The Politics of World Heritage
UNESCO’s World Heritage (WH) are sites of disputed international processes which have emerged from an inconsistency between commitments to the indivisibility of humanity and reproduction of global hierarchies. Irreconcilable political agendas are mobilised in WH contexts, and claims are strategically used for political purposes.
This project explores the ways in which WH practices are used in conflicts between states and indigenous peoples and within ethnic conflict. The recurrent militarisation of WH in conflict and the attempts to undermine the cultural identity of rivals are suggestive of an unexplored research agenda. To possess and administer a WH site is culturally legitimising, allowing indigenous peoples who possess a WH site to strengthen their quest for autonomy and rights. States, on the other hand, use WH as a recognition of their inclusive, modern and enlightened politics of cultural heritage, even if the rights of minority peoples are being compromised as a result of such practices.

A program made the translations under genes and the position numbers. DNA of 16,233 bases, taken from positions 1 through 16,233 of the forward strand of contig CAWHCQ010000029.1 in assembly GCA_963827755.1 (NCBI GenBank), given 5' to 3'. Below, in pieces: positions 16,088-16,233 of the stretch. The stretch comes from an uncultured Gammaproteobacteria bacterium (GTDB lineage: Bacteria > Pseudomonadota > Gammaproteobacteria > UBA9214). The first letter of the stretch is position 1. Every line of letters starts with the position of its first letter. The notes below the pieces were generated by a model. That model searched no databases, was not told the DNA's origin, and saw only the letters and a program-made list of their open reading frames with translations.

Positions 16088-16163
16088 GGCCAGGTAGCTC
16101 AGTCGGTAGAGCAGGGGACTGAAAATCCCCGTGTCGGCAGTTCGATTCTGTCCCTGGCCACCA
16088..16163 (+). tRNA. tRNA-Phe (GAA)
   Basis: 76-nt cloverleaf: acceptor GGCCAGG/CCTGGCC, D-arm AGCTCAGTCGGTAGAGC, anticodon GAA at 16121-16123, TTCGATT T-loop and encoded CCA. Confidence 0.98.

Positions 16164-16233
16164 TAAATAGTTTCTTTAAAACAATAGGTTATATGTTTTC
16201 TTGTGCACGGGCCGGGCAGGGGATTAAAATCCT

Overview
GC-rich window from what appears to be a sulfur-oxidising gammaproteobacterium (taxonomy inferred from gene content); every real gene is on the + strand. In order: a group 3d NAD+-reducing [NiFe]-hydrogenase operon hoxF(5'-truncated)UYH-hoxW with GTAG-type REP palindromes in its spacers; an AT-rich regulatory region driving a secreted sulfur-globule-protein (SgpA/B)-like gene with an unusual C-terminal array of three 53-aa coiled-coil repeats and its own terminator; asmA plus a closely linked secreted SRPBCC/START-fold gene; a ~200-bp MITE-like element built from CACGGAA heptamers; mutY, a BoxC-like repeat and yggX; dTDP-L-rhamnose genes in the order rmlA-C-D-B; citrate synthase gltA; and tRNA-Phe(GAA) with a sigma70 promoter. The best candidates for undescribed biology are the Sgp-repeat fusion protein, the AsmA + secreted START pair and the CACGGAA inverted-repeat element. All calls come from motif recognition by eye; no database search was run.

The project identifies two tensions that characterise global modernity and investigates how these can help to explain the contemporary design and pursuit of the politics of WH. Our research purpose is twofold, first to explore how WH--although frequently prescribed as a solution to a range of global problems--is often entwined with national and international conflicts, and, second, how WH nevertheless, in a promising way, allows for a plurality of global imaginaries to be articulated.